WHEN WE first got married Eliot's mother told me he should be a lighthouse keeper, that he didn't much like people. But that didn't stop me." This is Aline Porter talking - painter, mother of three grown sons and for the last 41 years bemused wife to the world's most acclaimed nature photographer. And the photographer himself? What does he say?

"Well," begins Elliot Porter softly, his voice like finely cracked leather, " for some reason I've always been more affected by the simple beauty of birds than by all the unexplained questions of human life. I'm sure some people would say it's not very important on the onthe scale of things, shooting pictures of birds and flowers and trees. But what is important? Making shoes? I guess birds epitomize for me everything about the universe that's free and wild. And that's why I love them. . . "

SANTA FE, N.M. - He lives off a dirt road, in a grove of old cottonwoods and catalpas and Chinese elms.The place is a Spanish adobe, made of sundried brick and great wooden beams. There are broad patios and porches and windows and fling wide in summer. Somehow, all of it seems indigenous - as if man and house just grew up there, like cacti, on the desert sand.

The mountains seem indigenous, too.They are named the Sangre de Cristos (blood of Christ), and later, when the sun has drilled a pth across the hazeless, blue sky, those mountains behind Eliot Porter's home will glow soft, like red lanterns. Farther South, in Albuquerque, where the air is not so bracing nor the altitude as high, there is another range of mountains - the Sandias. Their color at sunset is a faint pink. Sandia is an Indain word for watermelon, says Porter, savoring the correctness of the name with a small, spare smile.

The 76-year-old Harvard-trained physician, who gave up medicine a lifetime ago to begin studying the deeper mysteries of the outdoors, is at work in his studio this morning. He wears a shirt bleached pale from too many launderings, a handsome, hand-tooled belt, white socks. His deeply browned skin has a fine, dry flakiness to it - a badge of all those seasons in the sun. When he smiles, his fare cracks and seams like an old ball mitt.

The studio, which adjoines the house, is an unadorned place too - with unfinished, wooden chairs and great solid tables occupying stacks of papers and books. Covering one wall are nearly floor-to-ceiling drawers of the prints that have filled up calendars and books over the years. In a separate room, giving traces perhaps to his former life, are shelved issues of Scientific American; they go back decades.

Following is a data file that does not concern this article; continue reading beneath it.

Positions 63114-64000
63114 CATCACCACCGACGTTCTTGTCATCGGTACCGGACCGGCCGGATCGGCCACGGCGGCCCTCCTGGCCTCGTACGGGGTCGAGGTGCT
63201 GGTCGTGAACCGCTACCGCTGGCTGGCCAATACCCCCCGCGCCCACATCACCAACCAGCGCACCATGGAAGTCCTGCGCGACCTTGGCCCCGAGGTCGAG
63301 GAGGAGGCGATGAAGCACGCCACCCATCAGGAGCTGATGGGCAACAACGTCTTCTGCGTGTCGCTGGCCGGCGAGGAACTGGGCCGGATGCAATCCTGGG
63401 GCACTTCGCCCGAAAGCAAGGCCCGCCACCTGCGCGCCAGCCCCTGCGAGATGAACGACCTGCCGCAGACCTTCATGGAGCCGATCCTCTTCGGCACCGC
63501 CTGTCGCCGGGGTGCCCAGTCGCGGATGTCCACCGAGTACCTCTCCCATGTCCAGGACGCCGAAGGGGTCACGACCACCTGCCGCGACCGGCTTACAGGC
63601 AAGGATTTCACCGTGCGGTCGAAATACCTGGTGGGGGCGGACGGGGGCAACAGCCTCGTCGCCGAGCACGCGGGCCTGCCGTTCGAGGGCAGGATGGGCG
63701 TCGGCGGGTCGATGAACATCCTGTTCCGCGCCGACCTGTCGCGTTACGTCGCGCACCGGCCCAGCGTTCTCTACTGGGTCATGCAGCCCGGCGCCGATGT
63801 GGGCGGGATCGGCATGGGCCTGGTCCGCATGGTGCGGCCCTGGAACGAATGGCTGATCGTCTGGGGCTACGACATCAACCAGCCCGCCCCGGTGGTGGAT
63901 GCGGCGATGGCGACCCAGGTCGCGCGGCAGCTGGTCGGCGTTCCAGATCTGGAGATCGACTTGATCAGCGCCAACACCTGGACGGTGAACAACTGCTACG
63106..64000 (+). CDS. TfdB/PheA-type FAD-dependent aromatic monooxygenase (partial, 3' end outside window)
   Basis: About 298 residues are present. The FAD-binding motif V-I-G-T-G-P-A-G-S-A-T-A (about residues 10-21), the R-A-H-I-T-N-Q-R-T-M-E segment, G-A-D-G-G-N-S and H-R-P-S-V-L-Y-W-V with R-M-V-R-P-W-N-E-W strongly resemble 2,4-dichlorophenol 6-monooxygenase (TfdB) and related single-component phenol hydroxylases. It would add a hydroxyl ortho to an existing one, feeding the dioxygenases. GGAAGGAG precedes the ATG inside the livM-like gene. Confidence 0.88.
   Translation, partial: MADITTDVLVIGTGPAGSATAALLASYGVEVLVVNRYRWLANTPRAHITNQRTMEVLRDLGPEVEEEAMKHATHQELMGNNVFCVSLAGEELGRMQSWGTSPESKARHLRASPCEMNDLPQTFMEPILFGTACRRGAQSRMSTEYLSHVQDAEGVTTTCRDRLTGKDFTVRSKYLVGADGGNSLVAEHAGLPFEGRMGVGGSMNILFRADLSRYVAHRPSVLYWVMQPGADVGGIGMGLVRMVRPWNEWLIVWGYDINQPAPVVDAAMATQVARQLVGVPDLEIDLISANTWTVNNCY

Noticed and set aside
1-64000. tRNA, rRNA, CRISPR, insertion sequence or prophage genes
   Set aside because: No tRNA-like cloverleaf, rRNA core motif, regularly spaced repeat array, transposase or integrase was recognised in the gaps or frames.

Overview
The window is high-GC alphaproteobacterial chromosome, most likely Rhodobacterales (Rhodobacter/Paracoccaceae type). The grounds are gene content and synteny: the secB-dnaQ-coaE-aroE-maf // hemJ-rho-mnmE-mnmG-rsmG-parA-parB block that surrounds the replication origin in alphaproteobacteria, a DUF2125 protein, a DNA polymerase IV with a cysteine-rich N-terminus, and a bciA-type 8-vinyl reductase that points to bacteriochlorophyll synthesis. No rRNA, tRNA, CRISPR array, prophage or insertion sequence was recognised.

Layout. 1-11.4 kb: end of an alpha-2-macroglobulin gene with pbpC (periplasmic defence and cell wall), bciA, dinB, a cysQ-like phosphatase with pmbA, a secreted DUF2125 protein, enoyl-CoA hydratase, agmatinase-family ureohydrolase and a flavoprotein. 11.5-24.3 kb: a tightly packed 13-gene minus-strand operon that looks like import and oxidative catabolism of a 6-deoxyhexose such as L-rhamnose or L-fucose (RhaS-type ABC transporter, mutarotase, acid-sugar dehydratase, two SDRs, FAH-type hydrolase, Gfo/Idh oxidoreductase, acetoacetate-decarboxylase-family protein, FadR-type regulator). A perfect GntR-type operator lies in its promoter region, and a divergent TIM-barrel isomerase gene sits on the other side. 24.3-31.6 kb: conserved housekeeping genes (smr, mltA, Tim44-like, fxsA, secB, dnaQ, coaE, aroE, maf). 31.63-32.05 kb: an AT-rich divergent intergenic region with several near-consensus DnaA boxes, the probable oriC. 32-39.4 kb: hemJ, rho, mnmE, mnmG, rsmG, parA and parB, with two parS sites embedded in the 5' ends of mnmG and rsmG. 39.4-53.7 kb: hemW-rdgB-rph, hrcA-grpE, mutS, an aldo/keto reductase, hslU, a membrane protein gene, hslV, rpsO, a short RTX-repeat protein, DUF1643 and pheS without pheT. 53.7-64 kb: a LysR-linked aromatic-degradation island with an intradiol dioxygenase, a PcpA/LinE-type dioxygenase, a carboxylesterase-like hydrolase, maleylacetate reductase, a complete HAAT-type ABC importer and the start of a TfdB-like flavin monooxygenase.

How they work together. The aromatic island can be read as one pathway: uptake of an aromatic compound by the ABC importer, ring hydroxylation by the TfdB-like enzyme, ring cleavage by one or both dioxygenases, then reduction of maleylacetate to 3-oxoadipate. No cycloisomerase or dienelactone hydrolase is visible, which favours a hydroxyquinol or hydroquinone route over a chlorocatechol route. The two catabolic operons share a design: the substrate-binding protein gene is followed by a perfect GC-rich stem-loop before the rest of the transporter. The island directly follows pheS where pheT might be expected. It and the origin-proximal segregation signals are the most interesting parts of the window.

Books such as "Baja California - the Geography of Hope." "Forever Wild - the Adirondacks." "Down the Colorado." "Galapagos - the Flow of Wilderness." "Summer Island - Penobscot County." Not to speak of his crowning "Birds of North America," a work Porter once said he "struggled and worried over for nearly half a century." (In the book's introduction, he writes of "the indefinable longing that is aroused in me by close association with birds.")

And in the center of the room, on the tables, the first fruits of books still coming - on his adopted New Mexico on Grecian archeology, on Antarctica, on the America landscape that he intends to catalog from shore to shore. At an age when most men are busy tying tomatoe vines, or doddering in a rest home, Eliot Porter is making long-range plans.

Out in the yard a bird is warbling. What kind is it the visitor asks. Porter, hands in the pockets of his old twill trousers, suddenly cocks his head - a pointer on scent. He is as attentive as a surgeon now, advancing stealthily toward the door in his crepe-soled shoes. He seems oblivious to everything save the sound.

"I think it's a house finch," he says at length. "But it could be a vireo - maybe a solitary, maybe a warbling, I'm not sure. Over there, in that cottonwood. Listen." He waits for the song to come floating in again, then says: "Course, I'm not as good at identification as I once was. My direction and hearing's going some. It's an inevitability of age . . . I guess." This last he tacks on, reluctantly.

Before going into the house again, he stops on the patio to check a project. "I've been shooting male humingbirds," he says. "They're a very cavalier bird, you know. Won't go near the nest. Anyway, I rigged up this photo-electric device with my 4x8 Linhof, which is mostly what I use now, so that when the males come darting in for the sugar water that I've set up in bottles around here, they'll trip the cell and I'll get a picture automatically."

Suddenly he is grinning like Groucho.

Sure enough, a bird with brilliant, iridescent-red coloring and wings beating furiously comes humming into the yard a moment later. The creature, no larger that Elliot's index finger, hangs suspended for an instant at the bottle's neck. The click of the camera startles him, and he bolts away. But it is too late: The bird-man of Santa Fe has got his picture.

Back in the house, he is asked rather fumblingly how he came to know so much about nature. "But I don't know so much about nature," Porter says quickly. "There's always something going on out there you're just discovering. Thoreau wrote about that, how new it always seems. What did he say - "This curious world which we inhabit is more wonderful than it is convenient?"